WASHINGTON (AP) — Rep. Greg Pence
(R-Ind.) said Thursday that he voted against forming a commission
to investigate the Jan. 6 attack
on the United States Capitol because he believed it would lead to another impeachment
of Donald Trump
and had nothing to do with his feelings for his brother, the former vice president.
“I think the entire thing is to spend the summer impeaching, again, Donald Trump,” he told Stardia on Thursday. “That’s all we’re doing. It’s a dog-and-pony show.... It’s another impeachment.”
Pence voted against bipartisan legislation on Wednesday that would have established an independent commission to investigate the causes of the deadly attack and make recommendations to ensure that something like this does not happen again.
Former Vice President Mike Pence
, Pence's brother, was at the center of the crowd's rage that day, as the mob marched to the Capitol, propelled by Trump's criticism of his vice president, to prevent Congress
from certifying Joe Biden
as the winner of the 2020 presidential election.
Some Trump supporters
were heard chanting "hang Mike Pence" and suggesting that he be executed by hanging as a traitor.
The congressman praised his brother for doing his job and presided over the certification of 2020 election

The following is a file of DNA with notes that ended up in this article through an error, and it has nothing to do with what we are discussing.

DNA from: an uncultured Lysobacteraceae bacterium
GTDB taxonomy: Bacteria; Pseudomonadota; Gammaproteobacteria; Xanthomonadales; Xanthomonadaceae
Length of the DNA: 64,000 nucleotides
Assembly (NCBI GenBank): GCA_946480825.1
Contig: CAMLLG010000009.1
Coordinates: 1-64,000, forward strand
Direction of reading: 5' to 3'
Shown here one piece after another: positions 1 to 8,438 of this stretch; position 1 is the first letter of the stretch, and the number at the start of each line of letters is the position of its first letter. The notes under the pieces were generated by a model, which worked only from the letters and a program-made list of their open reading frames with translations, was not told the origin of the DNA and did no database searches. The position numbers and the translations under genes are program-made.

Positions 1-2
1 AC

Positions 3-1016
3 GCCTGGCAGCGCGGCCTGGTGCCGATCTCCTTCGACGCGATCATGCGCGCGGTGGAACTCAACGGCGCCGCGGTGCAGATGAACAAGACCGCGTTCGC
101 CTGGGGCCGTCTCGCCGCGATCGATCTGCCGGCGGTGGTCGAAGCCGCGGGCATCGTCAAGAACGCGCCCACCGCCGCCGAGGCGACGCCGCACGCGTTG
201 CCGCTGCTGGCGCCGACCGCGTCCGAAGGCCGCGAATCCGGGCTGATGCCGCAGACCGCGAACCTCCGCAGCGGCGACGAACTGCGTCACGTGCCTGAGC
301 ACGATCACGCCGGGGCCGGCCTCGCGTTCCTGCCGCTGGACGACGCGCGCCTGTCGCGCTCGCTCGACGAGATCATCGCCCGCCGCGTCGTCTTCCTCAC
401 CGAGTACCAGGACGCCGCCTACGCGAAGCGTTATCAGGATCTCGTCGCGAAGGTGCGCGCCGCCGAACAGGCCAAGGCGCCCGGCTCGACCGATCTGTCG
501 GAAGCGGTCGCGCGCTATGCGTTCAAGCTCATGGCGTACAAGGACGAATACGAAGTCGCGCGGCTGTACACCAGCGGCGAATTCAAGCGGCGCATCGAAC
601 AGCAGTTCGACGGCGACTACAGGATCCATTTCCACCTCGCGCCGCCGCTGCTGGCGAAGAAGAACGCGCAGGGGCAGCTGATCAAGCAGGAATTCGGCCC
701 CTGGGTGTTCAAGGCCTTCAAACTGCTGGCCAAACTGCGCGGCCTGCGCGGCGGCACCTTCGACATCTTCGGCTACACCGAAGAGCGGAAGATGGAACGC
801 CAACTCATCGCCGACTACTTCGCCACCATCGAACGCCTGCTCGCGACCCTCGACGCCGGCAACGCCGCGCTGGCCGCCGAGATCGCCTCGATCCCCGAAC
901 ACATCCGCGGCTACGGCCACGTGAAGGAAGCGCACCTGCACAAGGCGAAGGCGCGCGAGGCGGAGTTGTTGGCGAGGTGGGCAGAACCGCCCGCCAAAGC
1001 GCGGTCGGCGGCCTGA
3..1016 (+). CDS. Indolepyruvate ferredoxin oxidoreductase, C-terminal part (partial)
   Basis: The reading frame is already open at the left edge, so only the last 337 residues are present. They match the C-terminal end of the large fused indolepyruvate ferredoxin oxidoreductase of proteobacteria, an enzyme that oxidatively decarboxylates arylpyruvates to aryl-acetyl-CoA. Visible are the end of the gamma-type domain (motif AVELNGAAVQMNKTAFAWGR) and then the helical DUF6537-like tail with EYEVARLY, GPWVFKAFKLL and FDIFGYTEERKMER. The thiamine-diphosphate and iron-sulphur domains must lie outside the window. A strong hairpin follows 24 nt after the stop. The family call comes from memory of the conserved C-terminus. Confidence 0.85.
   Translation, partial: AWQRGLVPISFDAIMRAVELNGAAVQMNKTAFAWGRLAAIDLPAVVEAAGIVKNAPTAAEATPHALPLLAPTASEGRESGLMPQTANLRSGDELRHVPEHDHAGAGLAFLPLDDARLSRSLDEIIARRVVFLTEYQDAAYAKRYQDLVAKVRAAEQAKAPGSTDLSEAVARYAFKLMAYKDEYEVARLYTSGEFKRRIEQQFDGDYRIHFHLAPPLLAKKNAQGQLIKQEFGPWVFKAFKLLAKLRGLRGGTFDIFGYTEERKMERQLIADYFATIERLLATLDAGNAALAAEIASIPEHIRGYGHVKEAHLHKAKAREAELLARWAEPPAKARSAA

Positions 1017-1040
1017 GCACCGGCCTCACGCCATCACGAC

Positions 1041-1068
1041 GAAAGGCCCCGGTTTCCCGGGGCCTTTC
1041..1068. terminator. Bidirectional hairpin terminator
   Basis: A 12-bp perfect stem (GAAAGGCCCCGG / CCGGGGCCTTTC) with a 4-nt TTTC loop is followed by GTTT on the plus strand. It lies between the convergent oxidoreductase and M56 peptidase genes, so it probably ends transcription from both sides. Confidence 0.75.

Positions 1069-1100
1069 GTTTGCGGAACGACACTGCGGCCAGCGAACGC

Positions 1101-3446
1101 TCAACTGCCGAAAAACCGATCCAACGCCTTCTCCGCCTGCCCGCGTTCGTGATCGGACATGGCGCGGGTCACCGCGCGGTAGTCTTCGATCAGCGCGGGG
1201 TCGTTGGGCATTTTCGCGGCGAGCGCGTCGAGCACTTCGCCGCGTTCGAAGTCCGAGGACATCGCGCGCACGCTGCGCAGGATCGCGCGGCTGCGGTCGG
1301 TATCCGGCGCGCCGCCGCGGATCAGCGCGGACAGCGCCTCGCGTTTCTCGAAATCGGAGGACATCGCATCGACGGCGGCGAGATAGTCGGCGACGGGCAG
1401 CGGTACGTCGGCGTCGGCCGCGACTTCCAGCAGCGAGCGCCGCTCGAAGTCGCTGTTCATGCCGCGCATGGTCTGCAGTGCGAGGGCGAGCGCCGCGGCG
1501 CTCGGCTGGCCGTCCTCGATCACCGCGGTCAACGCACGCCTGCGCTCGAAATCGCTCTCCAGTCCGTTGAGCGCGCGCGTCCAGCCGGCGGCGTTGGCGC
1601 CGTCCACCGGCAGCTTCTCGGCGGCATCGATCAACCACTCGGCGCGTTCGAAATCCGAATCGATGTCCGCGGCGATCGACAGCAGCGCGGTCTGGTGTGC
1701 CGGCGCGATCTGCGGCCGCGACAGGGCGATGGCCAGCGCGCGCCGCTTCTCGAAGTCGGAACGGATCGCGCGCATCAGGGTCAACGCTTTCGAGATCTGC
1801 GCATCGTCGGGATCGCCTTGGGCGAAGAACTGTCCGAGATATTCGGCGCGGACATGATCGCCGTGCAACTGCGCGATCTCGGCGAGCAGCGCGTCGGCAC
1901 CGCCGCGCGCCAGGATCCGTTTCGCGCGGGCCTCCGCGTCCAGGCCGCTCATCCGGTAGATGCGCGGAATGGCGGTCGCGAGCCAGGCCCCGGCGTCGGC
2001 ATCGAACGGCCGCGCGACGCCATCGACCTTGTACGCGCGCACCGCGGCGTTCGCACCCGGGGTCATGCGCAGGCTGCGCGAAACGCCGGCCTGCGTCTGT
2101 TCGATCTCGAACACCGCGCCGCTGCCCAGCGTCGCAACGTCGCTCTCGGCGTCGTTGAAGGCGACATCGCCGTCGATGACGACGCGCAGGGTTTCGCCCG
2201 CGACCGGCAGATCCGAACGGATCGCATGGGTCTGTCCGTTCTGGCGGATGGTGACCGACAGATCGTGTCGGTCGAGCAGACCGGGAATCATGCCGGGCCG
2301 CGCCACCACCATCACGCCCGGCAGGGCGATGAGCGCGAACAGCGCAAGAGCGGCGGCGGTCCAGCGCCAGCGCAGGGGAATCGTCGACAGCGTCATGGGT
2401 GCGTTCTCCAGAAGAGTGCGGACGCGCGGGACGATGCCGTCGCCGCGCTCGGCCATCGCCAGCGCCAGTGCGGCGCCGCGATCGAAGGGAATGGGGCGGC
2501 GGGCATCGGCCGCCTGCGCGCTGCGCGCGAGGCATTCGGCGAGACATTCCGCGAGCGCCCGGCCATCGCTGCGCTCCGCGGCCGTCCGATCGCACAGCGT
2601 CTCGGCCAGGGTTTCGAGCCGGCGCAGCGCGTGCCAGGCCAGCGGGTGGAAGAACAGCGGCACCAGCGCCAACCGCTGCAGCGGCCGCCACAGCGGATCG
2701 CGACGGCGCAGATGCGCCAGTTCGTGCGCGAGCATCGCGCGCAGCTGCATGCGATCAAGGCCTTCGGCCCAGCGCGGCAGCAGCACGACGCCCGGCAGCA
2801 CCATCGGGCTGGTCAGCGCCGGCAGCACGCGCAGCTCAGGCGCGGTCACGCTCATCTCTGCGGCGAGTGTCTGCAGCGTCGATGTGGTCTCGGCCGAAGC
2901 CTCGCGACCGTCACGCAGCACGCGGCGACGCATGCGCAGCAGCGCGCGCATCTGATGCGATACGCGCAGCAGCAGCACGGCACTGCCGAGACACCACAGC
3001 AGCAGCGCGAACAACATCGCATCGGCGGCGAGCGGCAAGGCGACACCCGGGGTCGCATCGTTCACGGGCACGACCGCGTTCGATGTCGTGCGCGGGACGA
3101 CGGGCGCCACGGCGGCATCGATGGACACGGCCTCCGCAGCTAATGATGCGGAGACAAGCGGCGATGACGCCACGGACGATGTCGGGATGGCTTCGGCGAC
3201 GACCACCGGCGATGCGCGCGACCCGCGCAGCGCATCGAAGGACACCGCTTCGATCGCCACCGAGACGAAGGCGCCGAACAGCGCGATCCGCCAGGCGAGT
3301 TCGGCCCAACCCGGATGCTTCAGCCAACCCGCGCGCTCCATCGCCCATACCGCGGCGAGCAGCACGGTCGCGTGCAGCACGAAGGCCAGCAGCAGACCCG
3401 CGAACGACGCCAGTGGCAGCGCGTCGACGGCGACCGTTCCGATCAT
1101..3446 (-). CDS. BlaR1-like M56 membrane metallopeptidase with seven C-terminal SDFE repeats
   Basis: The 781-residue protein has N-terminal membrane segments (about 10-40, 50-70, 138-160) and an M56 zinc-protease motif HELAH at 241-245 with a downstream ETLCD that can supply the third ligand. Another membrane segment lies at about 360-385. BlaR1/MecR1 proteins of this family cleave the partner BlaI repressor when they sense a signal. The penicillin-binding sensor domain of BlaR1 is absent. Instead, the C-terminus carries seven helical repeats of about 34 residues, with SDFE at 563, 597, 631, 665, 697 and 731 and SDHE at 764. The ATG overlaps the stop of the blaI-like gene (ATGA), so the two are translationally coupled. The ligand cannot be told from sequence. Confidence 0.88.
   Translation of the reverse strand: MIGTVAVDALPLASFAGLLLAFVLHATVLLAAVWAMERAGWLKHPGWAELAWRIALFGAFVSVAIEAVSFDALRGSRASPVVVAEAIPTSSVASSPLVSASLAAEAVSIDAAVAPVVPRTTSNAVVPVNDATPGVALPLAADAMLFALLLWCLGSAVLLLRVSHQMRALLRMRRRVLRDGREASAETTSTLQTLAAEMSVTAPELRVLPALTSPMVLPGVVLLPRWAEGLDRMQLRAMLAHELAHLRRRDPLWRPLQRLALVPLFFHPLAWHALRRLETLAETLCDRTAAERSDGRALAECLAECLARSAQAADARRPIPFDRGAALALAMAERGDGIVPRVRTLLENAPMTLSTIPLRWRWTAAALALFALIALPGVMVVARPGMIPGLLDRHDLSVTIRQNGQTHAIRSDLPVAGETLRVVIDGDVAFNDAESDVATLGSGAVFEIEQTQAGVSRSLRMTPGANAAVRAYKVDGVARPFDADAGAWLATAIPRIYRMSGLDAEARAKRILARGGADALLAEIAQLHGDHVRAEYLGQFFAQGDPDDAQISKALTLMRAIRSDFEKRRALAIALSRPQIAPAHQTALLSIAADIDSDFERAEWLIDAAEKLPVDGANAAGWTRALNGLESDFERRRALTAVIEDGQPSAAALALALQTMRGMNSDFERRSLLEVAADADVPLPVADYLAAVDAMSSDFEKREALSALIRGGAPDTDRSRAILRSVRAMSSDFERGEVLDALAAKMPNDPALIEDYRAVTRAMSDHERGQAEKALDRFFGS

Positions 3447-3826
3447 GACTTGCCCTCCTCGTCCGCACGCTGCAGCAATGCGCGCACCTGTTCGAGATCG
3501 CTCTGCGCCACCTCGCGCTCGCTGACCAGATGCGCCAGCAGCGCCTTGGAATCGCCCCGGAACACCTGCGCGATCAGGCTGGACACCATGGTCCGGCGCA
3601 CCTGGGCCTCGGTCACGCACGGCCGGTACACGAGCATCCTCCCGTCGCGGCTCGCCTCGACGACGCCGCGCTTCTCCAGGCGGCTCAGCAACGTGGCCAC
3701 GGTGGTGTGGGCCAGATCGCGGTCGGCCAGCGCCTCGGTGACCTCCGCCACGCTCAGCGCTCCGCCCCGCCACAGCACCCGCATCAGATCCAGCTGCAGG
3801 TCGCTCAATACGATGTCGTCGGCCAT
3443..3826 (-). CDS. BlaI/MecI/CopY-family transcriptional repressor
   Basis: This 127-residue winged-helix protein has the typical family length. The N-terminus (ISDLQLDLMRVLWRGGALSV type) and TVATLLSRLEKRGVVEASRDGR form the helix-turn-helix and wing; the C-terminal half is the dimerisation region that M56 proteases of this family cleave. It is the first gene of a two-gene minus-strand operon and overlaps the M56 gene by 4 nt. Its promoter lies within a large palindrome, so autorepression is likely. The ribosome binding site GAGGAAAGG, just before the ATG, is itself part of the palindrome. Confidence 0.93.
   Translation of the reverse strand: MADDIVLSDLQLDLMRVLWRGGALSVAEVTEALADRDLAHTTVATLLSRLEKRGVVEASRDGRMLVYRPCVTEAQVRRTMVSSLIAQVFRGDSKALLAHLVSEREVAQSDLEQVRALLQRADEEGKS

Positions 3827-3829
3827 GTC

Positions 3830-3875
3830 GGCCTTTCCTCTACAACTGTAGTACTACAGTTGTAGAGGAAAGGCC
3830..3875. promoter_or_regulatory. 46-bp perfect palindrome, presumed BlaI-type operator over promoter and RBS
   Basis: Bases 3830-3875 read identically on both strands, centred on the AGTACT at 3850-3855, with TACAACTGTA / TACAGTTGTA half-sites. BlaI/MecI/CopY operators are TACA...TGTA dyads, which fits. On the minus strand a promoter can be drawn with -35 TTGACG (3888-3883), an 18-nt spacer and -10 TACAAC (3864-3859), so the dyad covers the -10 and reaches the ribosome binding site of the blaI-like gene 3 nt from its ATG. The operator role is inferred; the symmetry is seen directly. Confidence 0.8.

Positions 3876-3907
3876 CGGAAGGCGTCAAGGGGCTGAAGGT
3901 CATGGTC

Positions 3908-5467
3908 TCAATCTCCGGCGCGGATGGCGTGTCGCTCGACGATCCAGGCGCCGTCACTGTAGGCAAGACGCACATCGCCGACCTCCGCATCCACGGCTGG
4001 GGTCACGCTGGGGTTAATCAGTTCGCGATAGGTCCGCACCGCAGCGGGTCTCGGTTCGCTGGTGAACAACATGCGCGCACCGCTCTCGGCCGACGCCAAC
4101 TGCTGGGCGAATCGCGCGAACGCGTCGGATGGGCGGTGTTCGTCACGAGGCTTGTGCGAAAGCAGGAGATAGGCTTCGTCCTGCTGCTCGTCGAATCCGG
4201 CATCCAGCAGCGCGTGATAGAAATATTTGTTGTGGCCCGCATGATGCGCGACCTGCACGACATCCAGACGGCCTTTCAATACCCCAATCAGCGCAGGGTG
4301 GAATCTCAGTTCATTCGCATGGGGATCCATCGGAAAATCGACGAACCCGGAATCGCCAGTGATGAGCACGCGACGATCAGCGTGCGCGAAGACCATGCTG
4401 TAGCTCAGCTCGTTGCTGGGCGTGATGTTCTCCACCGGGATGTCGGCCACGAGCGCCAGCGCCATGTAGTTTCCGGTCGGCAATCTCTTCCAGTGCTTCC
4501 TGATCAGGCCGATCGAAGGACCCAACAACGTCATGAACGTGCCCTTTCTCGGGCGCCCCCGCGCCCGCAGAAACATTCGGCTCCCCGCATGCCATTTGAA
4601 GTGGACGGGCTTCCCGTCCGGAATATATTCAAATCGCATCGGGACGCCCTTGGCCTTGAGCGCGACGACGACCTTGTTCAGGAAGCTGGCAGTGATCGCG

results, and he claimed House Speaker Nancy Pelosi
(D-Calif.) wasn't up to the task.
“Nancy Pelosi said we couldn’t come back for two or three days,” Pence said, adding, “he said as soon as the Capitol Police
, the heroes
, clear the building, I’m givingling back in.”
Pence's remark seemed to irritate Pelosi.
“I was a force for coming back from the beginning, and I was glad that it was bipartisan, that we all agreed to come back,” she told reporters Thursday. “He knows not of what he speaks, and he can ask his brother if he wants any information.”
The commission was approved by the House on Wednesday, with 35 Republicans
in support. It now goes to the Senate
for a vote, though Minority Leader Mitch McConnell
(R-Ky.) has spoken out against it, and GOP
senators who previously expressed support are now indicating they may oppose it as well.
The commission would be modeled after the bipartisan 9/11 commission, with five members appointed by Republicans and five by Democrats, and a final report due to the White House
and Congress by the end of the year. The family of Capitol Police Officer Howie Liebengood, who committed suicide
after the attack, supports the commission, as do some Capitol Police officers.